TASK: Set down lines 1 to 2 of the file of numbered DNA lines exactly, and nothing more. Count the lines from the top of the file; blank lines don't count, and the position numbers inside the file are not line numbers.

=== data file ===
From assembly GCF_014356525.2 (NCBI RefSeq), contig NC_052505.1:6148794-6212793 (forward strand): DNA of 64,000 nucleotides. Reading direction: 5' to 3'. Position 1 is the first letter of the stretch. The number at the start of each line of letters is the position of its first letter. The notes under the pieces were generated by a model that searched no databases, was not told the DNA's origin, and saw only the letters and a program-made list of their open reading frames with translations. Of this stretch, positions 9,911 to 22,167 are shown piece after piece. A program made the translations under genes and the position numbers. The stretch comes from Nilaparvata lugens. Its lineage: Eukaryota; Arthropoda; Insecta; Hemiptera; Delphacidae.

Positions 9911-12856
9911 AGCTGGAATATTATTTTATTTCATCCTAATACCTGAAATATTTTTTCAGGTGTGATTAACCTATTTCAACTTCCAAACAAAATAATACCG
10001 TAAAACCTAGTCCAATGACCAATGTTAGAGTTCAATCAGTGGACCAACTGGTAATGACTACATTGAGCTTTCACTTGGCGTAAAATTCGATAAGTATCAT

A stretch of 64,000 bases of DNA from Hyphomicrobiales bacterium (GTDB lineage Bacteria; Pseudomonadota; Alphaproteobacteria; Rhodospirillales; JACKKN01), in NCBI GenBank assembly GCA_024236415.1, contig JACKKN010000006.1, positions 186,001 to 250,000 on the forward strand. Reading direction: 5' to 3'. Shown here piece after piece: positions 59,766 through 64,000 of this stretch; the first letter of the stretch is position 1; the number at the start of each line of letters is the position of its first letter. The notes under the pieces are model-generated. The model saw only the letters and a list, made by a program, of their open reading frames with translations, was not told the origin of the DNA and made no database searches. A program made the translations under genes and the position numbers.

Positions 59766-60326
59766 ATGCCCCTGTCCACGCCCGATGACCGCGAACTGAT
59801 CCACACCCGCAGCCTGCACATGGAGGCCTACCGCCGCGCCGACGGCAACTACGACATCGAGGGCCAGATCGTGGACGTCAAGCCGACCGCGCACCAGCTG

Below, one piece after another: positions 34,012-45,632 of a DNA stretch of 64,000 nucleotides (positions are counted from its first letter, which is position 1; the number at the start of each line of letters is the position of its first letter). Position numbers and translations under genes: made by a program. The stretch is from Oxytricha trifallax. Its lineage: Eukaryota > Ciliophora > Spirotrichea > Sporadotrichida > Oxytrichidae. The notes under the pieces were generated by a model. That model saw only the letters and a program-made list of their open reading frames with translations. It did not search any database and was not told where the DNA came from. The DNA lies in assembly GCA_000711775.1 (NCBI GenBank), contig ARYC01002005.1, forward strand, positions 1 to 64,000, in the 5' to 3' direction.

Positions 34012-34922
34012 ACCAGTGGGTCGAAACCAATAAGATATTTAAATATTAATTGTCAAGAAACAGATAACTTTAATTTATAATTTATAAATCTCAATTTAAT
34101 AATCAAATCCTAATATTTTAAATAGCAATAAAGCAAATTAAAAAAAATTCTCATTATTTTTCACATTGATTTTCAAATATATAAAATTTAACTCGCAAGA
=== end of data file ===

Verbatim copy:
From assembly GCF_014356525.2 (NCBI RefSeq), contig NC_052505.1:6148794-6212793 (forward strand): DNA of 64,000 nucleotides. Reading direction: 5' to 3'. Position 1 is the first letter of the stretch. The number at the start of each line of letters is the position of its first letter. The notes under the pieces were generated by a model that searched no databases, was not told the DNA's origin, and saw only the letters and a program-made list of their open reading frames with translations. Of this stretch, positions 9,911 to 22,167 are shown piece after piece. A program made the translations under genes and the position numbers. The stretch comes from Nilaparvata lugens. Its lineage: Eukaryota; Arthropoda; Insecta; Hemiptera; Delphacidae.

Positions 9911-12856